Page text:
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I've been wondering about the following :

Is it possible, without the axiom of choice, to have two inequivalent complete norms on a vector space?

All the examples of inequivalent complete norms I've seen rely on the existence of Hamel bases...

This is most likely well-known, but I'd be glad if someone could provide a good reference.

Thank you, Malik

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up vote 9 down vote accepted

No, it is not possible. There is a model due to Shelah of ZF+ dependent choice+every set of reals has the Baire property. There is a result of Garnir and Wright that implies that in such model, any two complete norms are equivalent. The Handbook of Analysis and Its Foundations by Eric Schechter has a chapter on this result and its consequences. The chapter is "The Dream Universe of Garnir and Wright". The result in that chapter is supposed to be slightly stronger than the one in the original papers, with which I'm not familiar.

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The original approach by Garnir, as well Wright, and Brunner which followed a bit, all used Solovay's model in which all sets are Lebesgue measurable, which is a stronger demand than merely Baire property. – Asaf Karagila Oct 1 '12 at 15:56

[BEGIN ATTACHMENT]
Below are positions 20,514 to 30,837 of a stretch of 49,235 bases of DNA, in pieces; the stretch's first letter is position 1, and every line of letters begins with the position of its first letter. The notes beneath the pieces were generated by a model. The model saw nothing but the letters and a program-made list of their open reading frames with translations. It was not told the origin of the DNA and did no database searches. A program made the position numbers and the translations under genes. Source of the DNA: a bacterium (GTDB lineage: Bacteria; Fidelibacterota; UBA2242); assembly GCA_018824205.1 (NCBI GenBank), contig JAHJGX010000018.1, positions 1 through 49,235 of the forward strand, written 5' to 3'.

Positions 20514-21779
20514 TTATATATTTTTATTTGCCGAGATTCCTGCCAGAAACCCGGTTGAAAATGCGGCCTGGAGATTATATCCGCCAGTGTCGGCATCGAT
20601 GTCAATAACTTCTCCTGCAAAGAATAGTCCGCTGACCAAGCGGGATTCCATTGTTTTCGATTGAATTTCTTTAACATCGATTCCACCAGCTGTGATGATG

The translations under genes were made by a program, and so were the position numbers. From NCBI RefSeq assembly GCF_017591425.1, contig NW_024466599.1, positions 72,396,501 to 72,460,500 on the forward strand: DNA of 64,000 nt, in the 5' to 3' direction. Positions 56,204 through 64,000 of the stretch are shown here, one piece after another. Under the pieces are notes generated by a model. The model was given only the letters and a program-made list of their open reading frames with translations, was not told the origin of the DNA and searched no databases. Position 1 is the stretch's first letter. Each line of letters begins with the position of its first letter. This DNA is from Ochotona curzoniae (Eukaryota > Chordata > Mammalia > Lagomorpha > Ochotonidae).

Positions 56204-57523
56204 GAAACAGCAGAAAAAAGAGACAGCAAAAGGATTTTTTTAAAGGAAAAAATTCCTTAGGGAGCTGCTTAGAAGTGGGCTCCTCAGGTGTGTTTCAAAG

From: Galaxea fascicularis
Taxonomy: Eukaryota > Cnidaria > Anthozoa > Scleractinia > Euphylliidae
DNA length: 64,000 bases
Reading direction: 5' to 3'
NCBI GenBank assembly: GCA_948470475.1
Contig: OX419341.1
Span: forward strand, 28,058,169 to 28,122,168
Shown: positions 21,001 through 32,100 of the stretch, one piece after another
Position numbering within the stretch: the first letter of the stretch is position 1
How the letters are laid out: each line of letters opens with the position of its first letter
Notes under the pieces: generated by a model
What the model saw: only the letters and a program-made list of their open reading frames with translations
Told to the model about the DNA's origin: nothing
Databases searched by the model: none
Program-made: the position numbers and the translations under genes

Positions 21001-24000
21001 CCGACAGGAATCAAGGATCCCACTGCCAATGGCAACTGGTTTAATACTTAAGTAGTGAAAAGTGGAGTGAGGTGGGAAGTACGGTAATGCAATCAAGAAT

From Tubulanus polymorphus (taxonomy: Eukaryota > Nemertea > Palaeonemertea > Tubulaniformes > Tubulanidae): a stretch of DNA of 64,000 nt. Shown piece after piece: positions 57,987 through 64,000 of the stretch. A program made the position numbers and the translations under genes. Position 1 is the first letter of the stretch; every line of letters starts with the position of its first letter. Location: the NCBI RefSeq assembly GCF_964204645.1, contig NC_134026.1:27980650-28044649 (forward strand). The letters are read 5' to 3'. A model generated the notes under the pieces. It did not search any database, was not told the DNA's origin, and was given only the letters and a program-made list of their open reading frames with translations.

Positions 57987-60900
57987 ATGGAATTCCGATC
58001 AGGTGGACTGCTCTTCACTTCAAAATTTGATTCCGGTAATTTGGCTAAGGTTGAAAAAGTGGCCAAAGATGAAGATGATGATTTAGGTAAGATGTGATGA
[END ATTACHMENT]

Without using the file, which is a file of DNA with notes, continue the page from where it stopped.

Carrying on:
A side remark: if we drop excluded middle then it is consistent with dependent choice that, up to topological equivalence, there is at most one complete separable metric on a given set. So intuitionistically one can even have the "uniqueness of (complete separable) metric", not just "uniqueness of norms". – Andrej Bauer Oct 1 '12 at 16:10
@Michael: $\:$ Am I missing something, or does that model only show that, without the axiom of choice, it is possible to not have two inequivalent complete norms on a vectors, rather than that it is not possible to have two inequivalent norms on a vector space? $\;\;$ – Ricky Demer Oct 1 '12 at 16:13
In that model, every two complete norms are equivalent. This shows that every proof in ZFC that inequivalent complete norms exist must make nontrivial use of AC. And dependent choice is essentially the part of the axiom of choice that can still be intuitively grasped and that amount to somewhat explicit constructions. If you read the question as whether the existence of inequivalent complete norms imply AC, the answer is surely no, the existence of a Hamel base for some given vector space involved in a construction is weaker than AC. – Michael Greinecker Oct 1 '12 at 16:26
This is similar to the same question with "complete separable metric groups" ... for example, with Axiom of Choice we prove that the groups $\mathbb R$ and $\mathbb R^2$ are isomorphic. But since they are not homeomorphic, in fact AC cannot be omitted in that proof. – Gerald Edgar Oct 1 '12 at 17:35

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